Coast to Coast Stores, Inc. v. Gruschus was the first Washington case to deal with the potential conflict between the Uniform Commercial Code (U.C.C.) and the Franchise Investment Protection Act (FIPA), arising when a franchisor repossesses goods after a franchisee defaults under a security agreement. The Washington Supreme Court avoided the conflict, however, by holding that because the franchisor never terminated the franchise, the FIPA protections were not triggered. The U.C.C. remedies therefore applied: the franchisor could collect the proceeds of a liquidation sale of the secured goods-in this case the franchisee's inventory and supplies-in reduction of the franchisee's indebtedness; and the franchisor was relieved of the FIPA burden of purchasing all of the franchisee's inventory and supplies at fair market value. Washington franchisors breathed a sigh of relief, no longer fearing that they would be forced to buy out franchisees who fail in business: to avoid the FIPA purchase provision, the franchisor need only repossess its security without explicitly terminating the franchise contract. In correctly choosing not to apply FIPA, the Washington Supreme Court found basis for its decision in a technical construction of the terms "franchise" and "termination" as they appear within the Act. This technical construction, however, need not determine the result, for even when the franchisor terminates, the U.C.C. remedies should apply if the franchisee has defaulted on a secured obligation to the franchisor. As the Coast dissent argued,' a strict construction of the law probably mandated application of the FIPA purchase provision in lieu of the U.C.C. default sections. That same constructionist interpretation, however, unreasonably burdens the franchisor and exceeds the remedy necessary to implement the protectionist policy that inspired FIPA. The logical interpretation of the franchisor's duty to purchase the franchisee's inventory and supplies denotes their fair market value as the actual proceeds realized at a wholesale level sale. This Note explains the difference between the U.C.C. and FIPA remedies and why their respective valuations should be interpreted as more similar than different. The Note then examines the Coast court's reasoning and offers additional support for preserving the U.C.C. remedies even if a franchise is terminated when a franchisor repossesses franchised goods after a franchisee defaults on a secured obligation owed to a franchisor.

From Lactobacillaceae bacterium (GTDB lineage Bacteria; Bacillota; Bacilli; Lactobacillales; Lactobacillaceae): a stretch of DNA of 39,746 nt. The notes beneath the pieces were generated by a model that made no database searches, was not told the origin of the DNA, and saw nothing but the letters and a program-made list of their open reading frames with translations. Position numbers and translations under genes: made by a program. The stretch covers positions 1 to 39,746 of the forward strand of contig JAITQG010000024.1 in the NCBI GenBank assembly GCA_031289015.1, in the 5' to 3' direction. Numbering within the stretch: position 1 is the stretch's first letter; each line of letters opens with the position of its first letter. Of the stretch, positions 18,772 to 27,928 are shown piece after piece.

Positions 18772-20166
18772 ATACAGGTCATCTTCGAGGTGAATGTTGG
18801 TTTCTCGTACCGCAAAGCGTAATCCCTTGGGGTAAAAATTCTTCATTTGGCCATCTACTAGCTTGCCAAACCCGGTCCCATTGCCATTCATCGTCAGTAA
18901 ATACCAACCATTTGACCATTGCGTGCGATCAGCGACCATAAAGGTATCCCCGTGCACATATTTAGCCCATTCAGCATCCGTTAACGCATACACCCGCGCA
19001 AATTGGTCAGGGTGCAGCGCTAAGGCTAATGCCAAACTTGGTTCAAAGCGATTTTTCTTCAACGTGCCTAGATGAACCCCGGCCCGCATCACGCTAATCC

Misty Ellen Mondress, The U.C.C. and Franchise Act Remedies: Coast to Coast Stores, Inc. v. Gruschus, 9 SEATTLE U. L. REV. 563 (1986).